The second one was last Saturday night at the Bruce Springsteen concert at the same venue. That took me by surprise, since I’ve never been a Bruce fan. I went with my partner, Herrin and his mum. Herrin has long been a fan and we took him for his birthday. It was a three-hour set with no breaks and I only knew four songs: Down to the River, Blinded by the Light, Born to Run and Dancing in the Dark. I was so hoping he would play Because the Night, which he wrote and Patti Smith made her own.

Despite not knowing most of the songs, I was deeply moved by the way Bruce baby connected with the audience.

It was a 12,000 capacity crowd. Throughout the show, Bruce walked out into the crowd and touched people. No, not like that. He touched them emotionally, spiritually. And the elation on people’s faces was so uplifting. Seeing their hands pat his back as he moved past them brought a tear to my eye. Seeing a moving bed of arms hold him up as he crowd surfed his way back to the stage made me smile.

It made me wonder why every rock star, every rock band, does not connect with the audience in this way. They are missing such a great opportunity.

Herrin made the comment that it wouldn’t suit every band to do this. For example, if at a Pink Floyd concert, Roger Waters or Dave Gilmour went running out into the crowd to give everyone high-fives, it would just be weird. They, like Radiohead, connect with people by tapping deeply into the collective sense of alienation many people feel in life, and doing it in such a highly artistic way it becomes transcendental. They do it in a way that relieves the alienation and connects people.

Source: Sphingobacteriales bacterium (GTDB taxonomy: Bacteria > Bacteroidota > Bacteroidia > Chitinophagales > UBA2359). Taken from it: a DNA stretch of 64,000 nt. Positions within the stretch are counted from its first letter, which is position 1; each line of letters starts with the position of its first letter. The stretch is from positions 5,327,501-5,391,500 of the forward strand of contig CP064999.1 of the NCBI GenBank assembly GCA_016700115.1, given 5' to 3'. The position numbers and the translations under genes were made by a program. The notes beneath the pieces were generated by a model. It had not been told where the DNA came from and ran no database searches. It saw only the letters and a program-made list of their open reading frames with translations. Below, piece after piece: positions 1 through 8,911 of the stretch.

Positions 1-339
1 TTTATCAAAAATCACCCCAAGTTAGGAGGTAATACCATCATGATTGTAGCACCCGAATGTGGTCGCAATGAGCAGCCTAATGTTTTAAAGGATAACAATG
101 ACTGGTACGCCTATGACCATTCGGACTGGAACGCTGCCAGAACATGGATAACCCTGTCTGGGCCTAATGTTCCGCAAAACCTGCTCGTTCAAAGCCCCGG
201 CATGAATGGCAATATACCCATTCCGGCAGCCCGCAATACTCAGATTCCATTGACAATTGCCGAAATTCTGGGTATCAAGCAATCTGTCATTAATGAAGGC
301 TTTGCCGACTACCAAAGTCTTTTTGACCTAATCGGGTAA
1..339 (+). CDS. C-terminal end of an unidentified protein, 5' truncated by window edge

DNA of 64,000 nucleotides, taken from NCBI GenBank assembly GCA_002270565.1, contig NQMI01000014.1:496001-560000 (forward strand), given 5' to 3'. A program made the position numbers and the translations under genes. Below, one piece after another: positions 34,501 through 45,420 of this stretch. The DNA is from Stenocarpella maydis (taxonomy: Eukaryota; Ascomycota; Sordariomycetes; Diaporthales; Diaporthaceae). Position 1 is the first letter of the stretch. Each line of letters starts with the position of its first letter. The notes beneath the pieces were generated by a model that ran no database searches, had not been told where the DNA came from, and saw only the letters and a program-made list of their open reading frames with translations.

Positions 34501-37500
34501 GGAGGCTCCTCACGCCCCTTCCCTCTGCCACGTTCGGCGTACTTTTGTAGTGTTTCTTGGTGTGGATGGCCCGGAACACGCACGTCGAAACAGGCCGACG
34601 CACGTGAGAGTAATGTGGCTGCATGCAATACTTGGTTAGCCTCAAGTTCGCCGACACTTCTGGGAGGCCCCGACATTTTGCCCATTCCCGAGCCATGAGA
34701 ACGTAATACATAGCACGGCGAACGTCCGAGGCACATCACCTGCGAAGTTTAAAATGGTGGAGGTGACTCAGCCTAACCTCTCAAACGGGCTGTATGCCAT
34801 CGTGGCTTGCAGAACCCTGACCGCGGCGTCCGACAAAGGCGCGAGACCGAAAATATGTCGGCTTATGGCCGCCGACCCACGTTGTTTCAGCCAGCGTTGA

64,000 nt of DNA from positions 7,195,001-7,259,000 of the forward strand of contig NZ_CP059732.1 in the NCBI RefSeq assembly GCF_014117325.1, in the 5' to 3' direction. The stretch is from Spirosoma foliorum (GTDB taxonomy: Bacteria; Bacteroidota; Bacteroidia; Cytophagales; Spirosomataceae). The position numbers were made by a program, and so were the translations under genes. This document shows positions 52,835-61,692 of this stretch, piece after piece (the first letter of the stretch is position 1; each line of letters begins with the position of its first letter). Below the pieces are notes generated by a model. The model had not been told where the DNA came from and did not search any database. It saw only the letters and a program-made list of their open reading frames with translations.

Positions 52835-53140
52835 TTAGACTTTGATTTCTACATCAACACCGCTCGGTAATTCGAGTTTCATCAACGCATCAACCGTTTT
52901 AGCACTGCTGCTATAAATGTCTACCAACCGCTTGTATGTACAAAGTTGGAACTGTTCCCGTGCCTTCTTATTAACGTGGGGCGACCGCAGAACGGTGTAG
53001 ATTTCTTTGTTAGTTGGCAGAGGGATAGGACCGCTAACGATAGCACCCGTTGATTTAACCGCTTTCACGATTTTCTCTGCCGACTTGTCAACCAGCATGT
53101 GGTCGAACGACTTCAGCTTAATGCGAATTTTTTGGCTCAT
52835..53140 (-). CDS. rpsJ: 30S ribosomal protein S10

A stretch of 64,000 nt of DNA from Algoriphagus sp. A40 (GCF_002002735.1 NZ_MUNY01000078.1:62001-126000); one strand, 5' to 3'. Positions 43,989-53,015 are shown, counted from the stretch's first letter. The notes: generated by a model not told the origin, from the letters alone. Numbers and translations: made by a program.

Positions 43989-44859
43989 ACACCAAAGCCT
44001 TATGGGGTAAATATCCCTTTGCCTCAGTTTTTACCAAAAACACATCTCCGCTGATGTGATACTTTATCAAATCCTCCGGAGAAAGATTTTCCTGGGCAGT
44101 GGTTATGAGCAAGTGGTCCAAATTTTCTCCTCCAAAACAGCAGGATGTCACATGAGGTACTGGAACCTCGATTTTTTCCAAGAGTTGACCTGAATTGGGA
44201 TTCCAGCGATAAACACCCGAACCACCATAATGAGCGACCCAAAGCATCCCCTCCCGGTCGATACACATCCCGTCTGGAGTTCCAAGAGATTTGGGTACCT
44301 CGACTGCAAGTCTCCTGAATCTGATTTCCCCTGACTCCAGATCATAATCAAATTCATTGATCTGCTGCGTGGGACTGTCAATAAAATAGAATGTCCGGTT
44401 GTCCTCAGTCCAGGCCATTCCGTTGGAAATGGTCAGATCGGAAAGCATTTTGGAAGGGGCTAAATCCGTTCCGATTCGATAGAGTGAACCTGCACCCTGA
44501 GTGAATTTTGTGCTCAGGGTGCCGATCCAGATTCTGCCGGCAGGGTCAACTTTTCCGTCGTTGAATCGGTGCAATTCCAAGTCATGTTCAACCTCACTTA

Something else I loved about Bruce’s show was when he got an 11-year-old boy up on stage who was wearing the outfit from the Born in the USA cover: the white T-shirt, the jeans, the red handkerchief in the back pocket. He handed the kid the microphone and the kid sang to the crowd with such jubilation that we all felt it. Then Bruce took him by the hand and they did a big stage slide together. The applause was deafening.

That kid will never forget that experience as long as he lives. None of us will forget the experience of being united with 12,000 people enjoying the music of a working class folk rock singer-songwriter who has never forgotten where he came from. Never forgotten what’s important in life. Connection with people on a heart and soul level, showing your humanness even when you are one of the world’s greatest rock stars. Showing people they are just like you.

That to me, rather than priests on pulpits in robes, is what being truly spiritual is all about.

16 thoughts on “When rock concerts are a spiritual experience”

  1. LOVE what you’ve shared about your experience at the Bruce concert. I have been a lifelong fan of Bruce Springsteen, since I first saw him at Asbury Park, New Jersey in the summer of 1975 at a FREE concert…he was in the very first “bloom” of being what he has become and long, long before the BOSS he became.
    I then followed him when I still lived in usa, seeing him in concert 6 more times. Moved to Australia 14 years ago and have not seen him in concert since. I have however followed him and his music and own and LOVE each and every CD he’s recorded. This is also one of the great things about him…his has continued to write and record on an ongoing basis over the years….if you don’t know some of his newer music seek it out and have a listen! (Say, from the past 10 or 12 years…)